Social credentialing. “Micro”, or less time, need not mean less payoff. In fact, micro-internships could be a boon to diversifying students’ networks and experiences in ways that traditional internships don’t. This is a numbers game: if students work a fixed number of hours during their college careers, through a series of gigs, those hours can be broken up into several experiences rather than just a select few. A plentiful portfolio of gig work could mean a broader set of industry professionals that are familiar with students and their abilities. This could eventually outcompete the narrower networks that come with a smaller handful of longer-running internships. In social capital terms, this is especially exciting because it’s not just what you know and who you know that drives opportunity but who knows what you know (to borrow a phrase from Eliot Washor, co-founder of Big Picture’s Learning).
Redefining quality to pave pathways
To understand the intent behind Parker Dewey’s new effort, the company’s tagline is telling: “Gigs as a pathway, not a destination.” The model is intended to be a stepping stone to new skills and experiences, while also building a try-before-you-buy onramp for students and employers alike, before committing to a longer internship or a full-time job.
But what will ensure that micro-internships don’t eventually give way to a two-track system—of affluent students continuing to engage disproportionately in long-term, high-quality internships and low-income students banished to shorter, lesser-quality gigs?
Disruptive innovations often compete on new dimensions of performance. In the case of micro-internships, performance could be measured in the return on investment (ROI) to students and employers alike, versus performance measured in hours or months logged in traditional internships. Micro-internships could shore up better ‘pathways’ by multiplying the amount of experience, feedback, and networking opportunities that can propel students along their career paths, at a fraction of the time investment required for traditional internships. They could also ensure that students find longer-term internships that are the best fit—or yield the greatest ROI based on their career goals—by letting them try out various options before committing significant time.
To track progress on this ROI dimension, new measures are needed to ensure that employers aren’t using Parker Dewey, or micro-internships in general, for cheap labor—and nothing more. Such measures could include the rate at which gigs convert into full-time job offers, how often the relationships formed between students and employers in the course of the work outlast the work itself, or qualitative data on how the experience shaped or refined a students’ interests and career pursuits on and off campus.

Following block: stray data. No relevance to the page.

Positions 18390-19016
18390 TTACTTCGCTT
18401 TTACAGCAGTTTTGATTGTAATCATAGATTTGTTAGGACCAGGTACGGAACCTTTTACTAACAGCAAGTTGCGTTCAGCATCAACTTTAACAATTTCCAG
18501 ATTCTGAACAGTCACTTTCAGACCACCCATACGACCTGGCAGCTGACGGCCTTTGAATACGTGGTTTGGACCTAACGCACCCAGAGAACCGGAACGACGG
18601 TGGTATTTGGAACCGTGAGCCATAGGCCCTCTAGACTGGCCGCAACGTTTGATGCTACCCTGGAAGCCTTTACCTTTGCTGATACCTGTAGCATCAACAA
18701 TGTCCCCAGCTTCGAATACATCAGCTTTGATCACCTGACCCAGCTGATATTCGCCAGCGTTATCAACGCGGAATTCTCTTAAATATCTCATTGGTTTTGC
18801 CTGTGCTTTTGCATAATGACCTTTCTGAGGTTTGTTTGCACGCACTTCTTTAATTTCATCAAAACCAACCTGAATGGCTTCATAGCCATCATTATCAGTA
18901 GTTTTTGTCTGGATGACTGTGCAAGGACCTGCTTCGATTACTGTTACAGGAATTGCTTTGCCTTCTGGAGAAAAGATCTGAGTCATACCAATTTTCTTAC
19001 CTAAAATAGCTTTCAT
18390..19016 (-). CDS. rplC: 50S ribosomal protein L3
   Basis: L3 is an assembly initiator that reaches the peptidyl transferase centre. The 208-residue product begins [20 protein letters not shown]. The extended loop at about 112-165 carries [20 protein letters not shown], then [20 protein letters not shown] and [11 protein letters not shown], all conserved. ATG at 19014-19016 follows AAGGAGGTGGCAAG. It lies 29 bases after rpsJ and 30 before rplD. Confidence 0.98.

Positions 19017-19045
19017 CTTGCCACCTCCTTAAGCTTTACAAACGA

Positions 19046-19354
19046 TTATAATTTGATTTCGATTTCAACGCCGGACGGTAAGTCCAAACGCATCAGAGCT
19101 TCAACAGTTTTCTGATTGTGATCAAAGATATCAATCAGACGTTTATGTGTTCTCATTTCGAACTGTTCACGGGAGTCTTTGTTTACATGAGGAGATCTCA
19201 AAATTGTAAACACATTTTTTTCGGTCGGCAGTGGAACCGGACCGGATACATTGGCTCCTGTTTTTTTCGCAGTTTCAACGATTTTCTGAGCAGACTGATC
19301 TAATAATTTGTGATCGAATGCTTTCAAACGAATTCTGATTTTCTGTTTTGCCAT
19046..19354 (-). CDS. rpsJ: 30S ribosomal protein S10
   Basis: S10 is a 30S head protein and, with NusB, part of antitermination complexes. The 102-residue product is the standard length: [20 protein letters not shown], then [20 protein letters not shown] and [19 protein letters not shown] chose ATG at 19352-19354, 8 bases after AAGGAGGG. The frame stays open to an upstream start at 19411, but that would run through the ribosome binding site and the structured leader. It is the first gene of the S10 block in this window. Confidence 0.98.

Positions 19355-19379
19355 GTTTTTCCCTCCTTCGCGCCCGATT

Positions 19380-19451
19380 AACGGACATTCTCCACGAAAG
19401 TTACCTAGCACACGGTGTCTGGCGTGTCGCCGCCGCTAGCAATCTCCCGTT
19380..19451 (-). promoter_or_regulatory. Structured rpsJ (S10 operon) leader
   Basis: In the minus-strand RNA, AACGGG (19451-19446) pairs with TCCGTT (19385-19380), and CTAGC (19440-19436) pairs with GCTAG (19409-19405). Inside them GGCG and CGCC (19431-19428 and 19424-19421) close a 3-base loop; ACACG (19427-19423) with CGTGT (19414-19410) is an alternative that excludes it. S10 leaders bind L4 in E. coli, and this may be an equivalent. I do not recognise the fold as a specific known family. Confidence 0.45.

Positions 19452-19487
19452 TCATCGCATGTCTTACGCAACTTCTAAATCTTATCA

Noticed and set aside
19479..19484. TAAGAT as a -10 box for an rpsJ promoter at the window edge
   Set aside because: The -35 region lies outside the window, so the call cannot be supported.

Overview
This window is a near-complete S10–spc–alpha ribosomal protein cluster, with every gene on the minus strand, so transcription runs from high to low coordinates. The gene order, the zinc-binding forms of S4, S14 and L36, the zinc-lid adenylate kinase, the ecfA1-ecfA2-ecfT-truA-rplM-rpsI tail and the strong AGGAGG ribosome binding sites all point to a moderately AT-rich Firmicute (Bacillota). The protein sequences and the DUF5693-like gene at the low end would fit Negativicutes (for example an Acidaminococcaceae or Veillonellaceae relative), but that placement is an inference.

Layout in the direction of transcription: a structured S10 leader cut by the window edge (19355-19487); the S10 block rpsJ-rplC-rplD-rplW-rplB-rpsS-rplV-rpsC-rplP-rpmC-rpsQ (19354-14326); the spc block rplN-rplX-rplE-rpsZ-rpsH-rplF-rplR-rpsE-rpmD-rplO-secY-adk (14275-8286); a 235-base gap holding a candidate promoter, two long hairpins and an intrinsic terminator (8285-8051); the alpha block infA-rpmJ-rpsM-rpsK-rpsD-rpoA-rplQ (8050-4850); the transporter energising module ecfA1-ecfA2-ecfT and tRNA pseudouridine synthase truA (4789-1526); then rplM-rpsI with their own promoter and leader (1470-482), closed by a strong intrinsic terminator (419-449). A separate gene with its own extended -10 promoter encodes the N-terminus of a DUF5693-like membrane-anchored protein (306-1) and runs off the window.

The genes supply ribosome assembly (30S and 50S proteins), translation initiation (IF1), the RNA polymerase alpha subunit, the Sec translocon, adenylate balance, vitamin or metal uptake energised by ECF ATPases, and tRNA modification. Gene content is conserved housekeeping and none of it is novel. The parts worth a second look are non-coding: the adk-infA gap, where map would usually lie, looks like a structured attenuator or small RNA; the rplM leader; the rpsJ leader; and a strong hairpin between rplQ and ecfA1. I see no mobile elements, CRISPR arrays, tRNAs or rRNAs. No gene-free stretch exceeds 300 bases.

Integrating supports to drive quality
These measures could help ensure that micro-internships are indeed unlocking better long-term outcomes. In the nearer term, however, perhaps the greatest potential to ensuring that gigs are good for students lies in pairing micro-internships with innovative student support models.
Promising approaches to rethinking student supports for first-generation and low-income students—like online coaching app Beyond 12 or on-campus mentorship model Braven—could prove powerful complements to wrap around and leverage these ‘micro’ work opportunities in combination with full-fledged internships as well. Such support models could help students navigate what are likely to remain real trade-offs between micro and longer-term internships; a series of gig projects could inadvertently dilute a student’s chances at a job if there’s a single firm or department within a firm where he’s hoping to work that uses summer internships as it’s core on-ramp to full-time offers. And lest we forget, most gig projects will just reflect tasks that employers need done—they won’t necessarily be ‘scaffolded’ to explicitly teach skills or help students to succeed on their own career paths. Additional supports could also prove critical in helping students to effectively choose which types of employer projects best fit their skill levels and to successfully execute on challenging projects along the way.
Micro-internships are no cure-all. But gig work has immense potential to efficiently diversify and expand networks and experiences, especially for low-income students, in a manner that buffers against the unknowns of a fast-changing labor market and expands students’ longer-run options. Combining promising ingredients for access and scale with the right measures and supports could mean that gigs aren’t just good but great levers for expanding pathways to opportunity.